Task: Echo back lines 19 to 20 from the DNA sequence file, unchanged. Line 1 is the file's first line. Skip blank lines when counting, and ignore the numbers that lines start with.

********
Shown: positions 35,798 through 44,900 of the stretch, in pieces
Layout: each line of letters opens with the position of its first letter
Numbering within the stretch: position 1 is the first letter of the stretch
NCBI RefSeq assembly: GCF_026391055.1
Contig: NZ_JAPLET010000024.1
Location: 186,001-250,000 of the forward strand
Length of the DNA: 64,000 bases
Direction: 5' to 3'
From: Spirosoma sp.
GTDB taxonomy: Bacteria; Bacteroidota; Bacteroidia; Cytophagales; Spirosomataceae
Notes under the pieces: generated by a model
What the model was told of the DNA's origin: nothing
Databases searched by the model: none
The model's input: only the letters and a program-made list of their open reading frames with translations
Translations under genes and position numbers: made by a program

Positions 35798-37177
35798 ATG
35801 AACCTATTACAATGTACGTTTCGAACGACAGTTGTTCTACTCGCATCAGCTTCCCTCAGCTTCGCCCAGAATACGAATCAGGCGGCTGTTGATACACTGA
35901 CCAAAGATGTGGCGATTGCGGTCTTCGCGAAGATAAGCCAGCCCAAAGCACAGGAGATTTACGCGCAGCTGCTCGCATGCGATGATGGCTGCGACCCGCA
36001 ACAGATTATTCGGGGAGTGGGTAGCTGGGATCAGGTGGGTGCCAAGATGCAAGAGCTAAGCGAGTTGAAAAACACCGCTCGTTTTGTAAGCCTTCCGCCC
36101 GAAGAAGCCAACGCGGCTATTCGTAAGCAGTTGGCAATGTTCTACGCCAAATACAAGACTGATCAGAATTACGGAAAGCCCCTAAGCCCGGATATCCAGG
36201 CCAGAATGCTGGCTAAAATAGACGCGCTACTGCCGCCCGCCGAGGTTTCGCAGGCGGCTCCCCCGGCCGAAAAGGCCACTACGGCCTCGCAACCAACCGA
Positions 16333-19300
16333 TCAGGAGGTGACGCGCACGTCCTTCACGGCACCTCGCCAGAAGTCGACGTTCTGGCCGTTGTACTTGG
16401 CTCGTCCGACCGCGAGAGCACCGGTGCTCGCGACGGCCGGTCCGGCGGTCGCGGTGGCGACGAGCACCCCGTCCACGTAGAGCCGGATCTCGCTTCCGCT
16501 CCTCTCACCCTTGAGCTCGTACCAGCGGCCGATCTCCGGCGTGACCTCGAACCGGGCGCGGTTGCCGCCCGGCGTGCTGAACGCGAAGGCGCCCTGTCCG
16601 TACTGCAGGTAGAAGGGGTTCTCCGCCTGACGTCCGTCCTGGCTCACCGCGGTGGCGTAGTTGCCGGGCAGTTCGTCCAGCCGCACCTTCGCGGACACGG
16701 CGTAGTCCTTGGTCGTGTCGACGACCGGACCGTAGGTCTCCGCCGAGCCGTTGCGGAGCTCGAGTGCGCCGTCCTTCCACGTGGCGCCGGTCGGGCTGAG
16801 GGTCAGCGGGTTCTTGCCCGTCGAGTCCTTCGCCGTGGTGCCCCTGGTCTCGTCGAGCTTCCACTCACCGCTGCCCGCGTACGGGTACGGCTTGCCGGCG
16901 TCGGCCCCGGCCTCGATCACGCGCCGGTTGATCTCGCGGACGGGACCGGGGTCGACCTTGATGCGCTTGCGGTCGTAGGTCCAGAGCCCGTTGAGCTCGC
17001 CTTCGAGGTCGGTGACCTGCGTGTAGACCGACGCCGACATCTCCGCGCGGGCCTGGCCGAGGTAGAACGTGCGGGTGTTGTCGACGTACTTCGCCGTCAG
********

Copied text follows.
35901 CCAAAGATGTGGCGATTGCGGTCTTCGCGAAGATAAGCCAGCCCAAAGCACAGGAGATTTACGCGCAGCTGCTCGCATGCGATGATGGCTGCGACCCGCA
36001 ACAGATTATTCGGGGAGTGGGTAGCTGGGATCAGGTGGGTGCCAAGATGCAAGAGCTAAGCGAGTTGAAAAACACCGCTCGTTTTGTAAGCCTTCCGCCC